CAE has announced that it has signed two long-term training services contracts with the U.S. Army and the Royal Canadian Air Force (RCAF) with a combined value of more than CAD$1 billion, including options.
The contract with the U.S. Army is for rotary-wing flight training classroom, simulator, and live flying instructor support services for one year with eight one-year options until 2026. The training is delivered at the U.S. Army’s Aviation Center of Excellence (USAACE) at Fort Rucker, Ala.
The contract with the RCAF is a modification and extension to 2023 of the NATO Flying Training in Canada (NFTC) program where CAE provides ground-school classroom and simulator training, and supports the live flying training of military pilots in Moose Jaw, Sask., and Cold Lake, Alta.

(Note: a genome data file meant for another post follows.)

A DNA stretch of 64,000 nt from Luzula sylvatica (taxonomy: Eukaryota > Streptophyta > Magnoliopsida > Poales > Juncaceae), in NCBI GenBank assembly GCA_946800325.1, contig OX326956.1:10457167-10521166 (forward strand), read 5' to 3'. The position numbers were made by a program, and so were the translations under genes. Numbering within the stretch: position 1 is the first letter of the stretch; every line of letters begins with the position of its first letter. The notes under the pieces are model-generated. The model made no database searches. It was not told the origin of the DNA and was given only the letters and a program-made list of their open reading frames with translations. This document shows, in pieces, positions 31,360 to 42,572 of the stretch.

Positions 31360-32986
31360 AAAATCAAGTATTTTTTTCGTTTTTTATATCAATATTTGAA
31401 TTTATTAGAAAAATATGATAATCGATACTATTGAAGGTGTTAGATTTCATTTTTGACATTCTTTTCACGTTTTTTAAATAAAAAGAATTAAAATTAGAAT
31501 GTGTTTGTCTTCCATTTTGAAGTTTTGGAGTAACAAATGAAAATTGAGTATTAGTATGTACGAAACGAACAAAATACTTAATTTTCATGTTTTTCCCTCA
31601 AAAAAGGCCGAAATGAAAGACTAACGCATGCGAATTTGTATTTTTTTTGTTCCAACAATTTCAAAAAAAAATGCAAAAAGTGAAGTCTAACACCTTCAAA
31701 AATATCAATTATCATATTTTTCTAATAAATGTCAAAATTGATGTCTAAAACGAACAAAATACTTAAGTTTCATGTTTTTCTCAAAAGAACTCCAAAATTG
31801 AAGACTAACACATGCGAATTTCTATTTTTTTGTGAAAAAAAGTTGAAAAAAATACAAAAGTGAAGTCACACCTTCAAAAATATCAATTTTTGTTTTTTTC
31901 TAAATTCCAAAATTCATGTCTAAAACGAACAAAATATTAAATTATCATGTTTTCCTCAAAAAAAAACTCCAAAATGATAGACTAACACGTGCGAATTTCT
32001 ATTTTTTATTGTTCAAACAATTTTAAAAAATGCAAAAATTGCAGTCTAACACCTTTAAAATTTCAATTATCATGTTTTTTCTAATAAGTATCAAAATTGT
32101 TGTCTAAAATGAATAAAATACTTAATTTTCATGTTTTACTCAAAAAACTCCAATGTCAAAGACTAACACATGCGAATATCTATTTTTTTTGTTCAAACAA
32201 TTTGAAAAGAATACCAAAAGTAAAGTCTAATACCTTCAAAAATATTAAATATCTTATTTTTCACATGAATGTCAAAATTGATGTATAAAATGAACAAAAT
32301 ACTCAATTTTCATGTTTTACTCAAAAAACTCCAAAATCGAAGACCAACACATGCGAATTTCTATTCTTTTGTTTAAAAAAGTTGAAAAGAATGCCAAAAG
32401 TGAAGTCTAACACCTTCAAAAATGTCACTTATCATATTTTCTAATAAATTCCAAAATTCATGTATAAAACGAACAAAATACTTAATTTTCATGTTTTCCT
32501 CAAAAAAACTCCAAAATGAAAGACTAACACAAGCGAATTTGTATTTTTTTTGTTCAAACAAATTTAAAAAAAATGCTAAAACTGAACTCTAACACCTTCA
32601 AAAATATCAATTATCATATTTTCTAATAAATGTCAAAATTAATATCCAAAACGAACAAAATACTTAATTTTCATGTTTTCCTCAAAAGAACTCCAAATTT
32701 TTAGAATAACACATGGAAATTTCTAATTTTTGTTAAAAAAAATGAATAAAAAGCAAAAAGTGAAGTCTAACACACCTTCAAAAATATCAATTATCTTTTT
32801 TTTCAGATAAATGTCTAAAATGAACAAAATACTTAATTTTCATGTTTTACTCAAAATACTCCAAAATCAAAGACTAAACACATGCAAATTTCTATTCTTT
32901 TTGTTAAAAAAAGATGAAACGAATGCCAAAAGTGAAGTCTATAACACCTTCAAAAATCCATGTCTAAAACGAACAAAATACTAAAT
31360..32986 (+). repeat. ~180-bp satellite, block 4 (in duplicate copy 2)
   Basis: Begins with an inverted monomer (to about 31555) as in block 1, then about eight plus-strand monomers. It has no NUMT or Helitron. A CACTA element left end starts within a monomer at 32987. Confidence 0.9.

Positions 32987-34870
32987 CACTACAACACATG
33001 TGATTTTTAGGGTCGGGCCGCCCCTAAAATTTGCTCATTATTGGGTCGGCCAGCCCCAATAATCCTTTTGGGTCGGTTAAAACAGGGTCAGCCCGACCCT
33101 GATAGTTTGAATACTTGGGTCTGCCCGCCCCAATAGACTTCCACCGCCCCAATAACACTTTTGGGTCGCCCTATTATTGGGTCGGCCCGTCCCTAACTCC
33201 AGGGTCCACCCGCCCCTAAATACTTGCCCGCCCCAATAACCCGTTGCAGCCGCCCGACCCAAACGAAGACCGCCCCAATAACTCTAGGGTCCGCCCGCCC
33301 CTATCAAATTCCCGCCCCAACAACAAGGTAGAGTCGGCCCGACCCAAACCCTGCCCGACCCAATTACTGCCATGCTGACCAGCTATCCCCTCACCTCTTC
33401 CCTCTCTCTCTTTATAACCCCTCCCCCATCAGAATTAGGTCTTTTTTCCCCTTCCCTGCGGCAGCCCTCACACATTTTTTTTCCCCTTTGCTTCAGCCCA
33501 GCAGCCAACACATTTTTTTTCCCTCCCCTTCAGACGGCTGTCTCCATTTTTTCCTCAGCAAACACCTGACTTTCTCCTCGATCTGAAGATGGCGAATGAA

In addition, CAE will also add new capabilities and perform a range of upgrades and updates to the overall NFTC training system and aircraft over the next several years. The modified operating period of the NFTC contract includes a one-year option to extend the contract through 2024.
“We are honoured the Royal Canadian Air Force has extended its contract with CAE, and that the U.S. Army has selected CAE once again as its training partner to support the instruction required for its new helicopter pilots, which follows our contract to provide fixed-wing flight training to Army aviators,” said Gene Colabatistto, CAE’s group president, defence and security. “These contracts are testimony of CAE’s successful strategy to focus on long-term training services that leverage our training systems integration expertise and help our defence customers enhance safety, efficiency and readiness.”
Suggestions for CAE in celebrating its glorious 70th anniversary, and for its upcoming 75th: